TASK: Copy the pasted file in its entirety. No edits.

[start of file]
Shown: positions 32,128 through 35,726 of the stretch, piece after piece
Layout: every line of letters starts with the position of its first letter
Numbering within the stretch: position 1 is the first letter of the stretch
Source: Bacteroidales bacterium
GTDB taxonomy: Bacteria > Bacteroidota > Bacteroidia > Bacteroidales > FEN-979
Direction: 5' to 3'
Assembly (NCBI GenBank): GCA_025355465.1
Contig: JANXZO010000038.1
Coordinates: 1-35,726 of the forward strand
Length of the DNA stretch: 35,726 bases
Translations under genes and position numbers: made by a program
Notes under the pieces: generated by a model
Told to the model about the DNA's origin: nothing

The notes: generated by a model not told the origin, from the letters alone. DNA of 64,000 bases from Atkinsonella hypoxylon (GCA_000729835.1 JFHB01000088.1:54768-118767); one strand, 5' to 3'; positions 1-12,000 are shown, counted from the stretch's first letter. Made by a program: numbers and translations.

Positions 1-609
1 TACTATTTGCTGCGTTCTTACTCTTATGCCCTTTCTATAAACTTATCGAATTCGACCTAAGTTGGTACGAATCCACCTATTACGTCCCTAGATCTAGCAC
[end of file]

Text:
Shown: positions 32,128 through 35,726 of the stretch, piece after piece
Layout: every line of letters starts with the position of its first letter
Numbering within the stretch: position 1 is the first letter of the stretch
Source: Bacteroidales bacterium
GTDB taxonomy: Bacteria > Bacteroidota > Bacteroidia > Bacteroidales > FEN-979
Direction: 5' to 3'
Assembly (NCBI GenBank): GCA_025355465.1
Contig: JANXZO010000038.1
Coordinates: 1-35,726 of the forward strand
Length of the DNA stretch: 35,726 bases
Translations under genes and position numbers: made by a program
Notes under the pieces: generated by a model
Told to the model about the DNA's origin: nothing

The notes: generated by a model not told the origin, from the letters alone. DNA of 64,000 bases from Atkinsonella hypoxylon (GCA_000729835.1 JFHB01000088.1:54768-118767); one strand, 5' to 3'; positions 1-12,000 are shown, counted from the stretch's first letter. Made by a program: numbers and translations.

Positions 1-609
1 TACTATTTGCTGCGTTCTTACTCTTATGCCCTTTCTATAAACTTATCGAATTCGACCTAAGTTGGTACGAATCCACCTATTACGTCCCTAGATCTAGCAC